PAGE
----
Canada: Decisions Involving Termination Of Long-Term Employees In Canada Should Concern Employers

Last Updated: January 31 2019
Article by George J.A. Vassos and Rhonda B. Levy

Employers considering terminating long-term employees in Canada should be aware of two relatively recent decisions. In one case, Dawe, 2018 ONSC 3130, the terminated employee, age 62, was a highly paid Senior Vice President employed for 37 years when terminated. In the second case, Bailey, 2018 BCSC 235, the 60-year-old employee had held a sales position for 17 years when terminated. These cases suggest that some courts believe that long-term employees of advanced age should not be terminated without being provided the financial equivalent of what they would have received had they been given reasonable notice. These courts appear to be willing to substantially extend the usual cap on reasonable notice periods or use damage awards to maneuver around enforceable termination clauses.

Notice of Termination Under Canadian Law

Canadian employees are entitled at common law to reasonable notice of termination where there is no just cause for termination. Canadian courts generally consider 24 months to be the upper limit on common law reasonable notice (absent special circumstances and absent an enforceable termination clause). The Dawe case indicates that the courts may consider the traditional 24-month upper limit inappropriate in cases where a long-term employee is of advanced age upon termination and comparable employment opportunities are unavailable.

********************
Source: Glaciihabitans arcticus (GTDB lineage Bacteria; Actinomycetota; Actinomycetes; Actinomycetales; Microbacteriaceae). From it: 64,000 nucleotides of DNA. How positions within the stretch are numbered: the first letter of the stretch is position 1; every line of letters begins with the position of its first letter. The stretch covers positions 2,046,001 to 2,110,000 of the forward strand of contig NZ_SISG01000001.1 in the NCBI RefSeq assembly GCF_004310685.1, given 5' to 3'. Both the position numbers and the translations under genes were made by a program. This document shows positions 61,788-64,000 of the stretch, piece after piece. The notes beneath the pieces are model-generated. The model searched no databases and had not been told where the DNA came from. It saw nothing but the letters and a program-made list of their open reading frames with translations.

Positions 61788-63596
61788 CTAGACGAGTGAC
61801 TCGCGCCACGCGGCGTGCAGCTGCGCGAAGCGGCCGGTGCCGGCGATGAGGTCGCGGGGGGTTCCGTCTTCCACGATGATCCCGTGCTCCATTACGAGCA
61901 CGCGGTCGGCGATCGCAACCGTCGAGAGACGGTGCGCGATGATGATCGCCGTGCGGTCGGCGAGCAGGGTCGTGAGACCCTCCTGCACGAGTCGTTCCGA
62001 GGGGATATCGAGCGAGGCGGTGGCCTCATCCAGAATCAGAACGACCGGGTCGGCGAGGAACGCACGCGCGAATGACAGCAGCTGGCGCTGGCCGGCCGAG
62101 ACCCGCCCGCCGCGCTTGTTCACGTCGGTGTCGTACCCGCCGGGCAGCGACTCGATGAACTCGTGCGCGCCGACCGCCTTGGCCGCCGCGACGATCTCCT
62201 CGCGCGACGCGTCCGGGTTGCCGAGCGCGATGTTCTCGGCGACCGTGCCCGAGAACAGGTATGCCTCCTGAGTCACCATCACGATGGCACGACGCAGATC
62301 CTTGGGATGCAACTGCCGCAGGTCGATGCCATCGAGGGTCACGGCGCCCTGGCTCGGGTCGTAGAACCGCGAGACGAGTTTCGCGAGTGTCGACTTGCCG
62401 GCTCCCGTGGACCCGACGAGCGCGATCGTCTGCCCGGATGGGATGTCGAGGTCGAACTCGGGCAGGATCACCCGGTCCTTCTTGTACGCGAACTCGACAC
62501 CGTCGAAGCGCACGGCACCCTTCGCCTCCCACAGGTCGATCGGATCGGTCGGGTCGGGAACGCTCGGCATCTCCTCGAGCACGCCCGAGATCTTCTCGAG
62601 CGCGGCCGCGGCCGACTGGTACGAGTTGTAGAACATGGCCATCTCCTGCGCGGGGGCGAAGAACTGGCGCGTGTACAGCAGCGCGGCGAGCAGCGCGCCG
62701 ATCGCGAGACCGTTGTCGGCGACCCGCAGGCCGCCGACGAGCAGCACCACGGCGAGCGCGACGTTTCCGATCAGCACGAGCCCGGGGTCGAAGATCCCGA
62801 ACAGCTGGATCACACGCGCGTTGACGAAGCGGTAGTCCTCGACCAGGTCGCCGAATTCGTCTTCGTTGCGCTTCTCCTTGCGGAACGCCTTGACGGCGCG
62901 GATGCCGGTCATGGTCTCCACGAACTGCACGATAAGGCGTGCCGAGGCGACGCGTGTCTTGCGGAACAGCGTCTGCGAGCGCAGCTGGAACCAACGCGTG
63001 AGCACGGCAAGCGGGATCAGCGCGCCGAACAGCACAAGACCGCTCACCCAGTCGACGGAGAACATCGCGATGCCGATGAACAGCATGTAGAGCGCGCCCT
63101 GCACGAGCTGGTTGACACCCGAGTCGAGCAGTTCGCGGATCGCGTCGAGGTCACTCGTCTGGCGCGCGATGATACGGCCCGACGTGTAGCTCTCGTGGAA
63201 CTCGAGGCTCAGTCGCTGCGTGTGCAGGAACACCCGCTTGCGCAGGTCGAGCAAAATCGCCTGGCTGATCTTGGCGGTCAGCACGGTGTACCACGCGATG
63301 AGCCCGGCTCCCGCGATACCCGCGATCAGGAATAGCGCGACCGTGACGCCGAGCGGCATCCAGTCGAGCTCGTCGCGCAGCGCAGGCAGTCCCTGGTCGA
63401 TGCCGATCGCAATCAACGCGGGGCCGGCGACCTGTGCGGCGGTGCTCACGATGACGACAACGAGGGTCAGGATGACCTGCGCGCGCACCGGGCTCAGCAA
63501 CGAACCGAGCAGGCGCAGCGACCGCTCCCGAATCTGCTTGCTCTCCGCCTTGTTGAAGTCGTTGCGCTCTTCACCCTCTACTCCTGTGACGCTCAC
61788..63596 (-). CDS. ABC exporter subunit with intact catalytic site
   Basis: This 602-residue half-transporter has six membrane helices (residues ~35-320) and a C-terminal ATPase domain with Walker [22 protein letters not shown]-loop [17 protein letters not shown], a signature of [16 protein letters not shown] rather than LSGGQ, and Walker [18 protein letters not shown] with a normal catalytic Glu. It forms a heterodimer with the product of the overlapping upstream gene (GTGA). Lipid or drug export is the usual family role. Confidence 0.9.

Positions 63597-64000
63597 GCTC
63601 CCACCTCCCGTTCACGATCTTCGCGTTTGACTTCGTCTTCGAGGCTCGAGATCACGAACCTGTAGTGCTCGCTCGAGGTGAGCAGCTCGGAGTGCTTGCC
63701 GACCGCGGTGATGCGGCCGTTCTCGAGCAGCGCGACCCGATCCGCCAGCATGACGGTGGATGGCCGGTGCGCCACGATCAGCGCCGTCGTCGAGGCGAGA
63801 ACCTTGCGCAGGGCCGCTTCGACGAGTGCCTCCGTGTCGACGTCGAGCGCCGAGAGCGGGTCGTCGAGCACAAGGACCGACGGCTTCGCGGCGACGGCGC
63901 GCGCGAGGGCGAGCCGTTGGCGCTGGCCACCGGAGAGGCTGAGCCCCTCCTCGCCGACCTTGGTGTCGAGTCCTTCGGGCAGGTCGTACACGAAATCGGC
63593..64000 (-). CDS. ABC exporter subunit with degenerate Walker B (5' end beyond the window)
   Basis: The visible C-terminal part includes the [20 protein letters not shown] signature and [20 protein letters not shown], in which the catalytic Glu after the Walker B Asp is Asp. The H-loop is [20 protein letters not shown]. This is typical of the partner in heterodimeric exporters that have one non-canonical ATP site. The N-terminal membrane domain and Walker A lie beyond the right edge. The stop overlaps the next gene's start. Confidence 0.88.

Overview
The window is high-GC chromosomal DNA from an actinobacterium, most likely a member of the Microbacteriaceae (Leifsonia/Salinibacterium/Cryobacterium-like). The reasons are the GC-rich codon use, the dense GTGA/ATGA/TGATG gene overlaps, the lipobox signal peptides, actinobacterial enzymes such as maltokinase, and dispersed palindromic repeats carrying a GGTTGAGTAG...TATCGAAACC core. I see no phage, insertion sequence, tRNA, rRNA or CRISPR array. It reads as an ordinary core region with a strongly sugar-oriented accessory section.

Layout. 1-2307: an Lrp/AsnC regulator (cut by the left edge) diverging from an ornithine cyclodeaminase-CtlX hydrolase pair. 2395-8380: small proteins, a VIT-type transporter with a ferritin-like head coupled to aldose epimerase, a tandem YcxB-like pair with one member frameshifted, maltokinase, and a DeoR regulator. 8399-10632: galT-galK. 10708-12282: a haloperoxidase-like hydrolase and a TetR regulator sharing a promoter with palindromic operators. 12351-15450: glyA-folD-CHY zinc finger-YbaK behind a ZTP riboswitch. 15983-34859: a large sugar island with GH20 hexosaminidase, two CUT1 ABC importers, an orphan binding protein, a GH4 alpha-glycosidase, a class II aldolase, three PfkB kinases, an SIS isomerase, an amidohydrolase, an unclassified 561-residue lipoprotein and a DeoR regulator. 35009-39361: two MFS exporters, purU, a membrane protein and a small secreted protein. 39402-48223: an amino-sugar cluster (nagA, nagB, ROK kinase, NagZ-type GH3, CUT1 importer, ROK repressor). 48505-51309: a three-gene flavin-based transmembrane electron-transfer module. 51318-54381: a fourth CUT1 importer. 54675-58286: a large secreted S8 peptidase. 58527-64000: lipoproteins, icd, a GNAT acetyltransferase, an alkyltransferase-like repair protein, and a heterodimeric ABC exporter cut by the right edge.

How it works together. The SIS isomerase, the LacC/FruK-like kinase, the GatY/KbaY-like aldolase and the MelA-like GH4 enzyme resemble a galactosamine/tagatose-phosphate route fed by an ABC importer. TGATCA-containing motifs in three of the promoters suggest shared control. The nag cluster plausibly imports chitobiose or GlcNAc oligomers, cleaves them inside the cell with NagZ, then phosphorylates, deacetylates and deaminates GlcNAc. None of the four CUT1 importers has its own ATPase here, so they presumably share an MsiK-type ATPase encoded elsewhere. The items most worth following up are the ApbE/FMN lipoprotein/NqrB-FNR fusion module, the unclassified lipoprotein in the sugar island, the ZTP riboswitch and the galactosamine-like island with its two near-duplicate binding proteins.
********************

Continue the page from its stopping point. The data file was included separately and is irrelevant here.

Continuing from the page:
In Dawe, the employee claimed he intended to work for at least another three years. The Court noted that in such circumstances, "Where there is no comparable employment available, termination without cause is tantamount to a forced retirement." In the Court's view, Dawe should have been allowed "to retire on his own terms." The Court opined, "With no comparable employment opportunities, in particular, I would have felt this case warranted a minimum 36 month notice period." (Emphasis added) However, it awarded Dawe only 30 months total compensation as that was what he sought in his claim. An appeal of the Dawe decision will be heard on February 4, 2019.

Termination Clauses and Ancillary Damages under Canadian Law

Traditionally, employers have been able to protect themselves from having to make significant payments to employees upon termination without cause by ensuring that their employment contracts contain enforceable termination clauses providing for minimum entitlements under employment standards legislation. The Bailey case suggests that may not always be the case.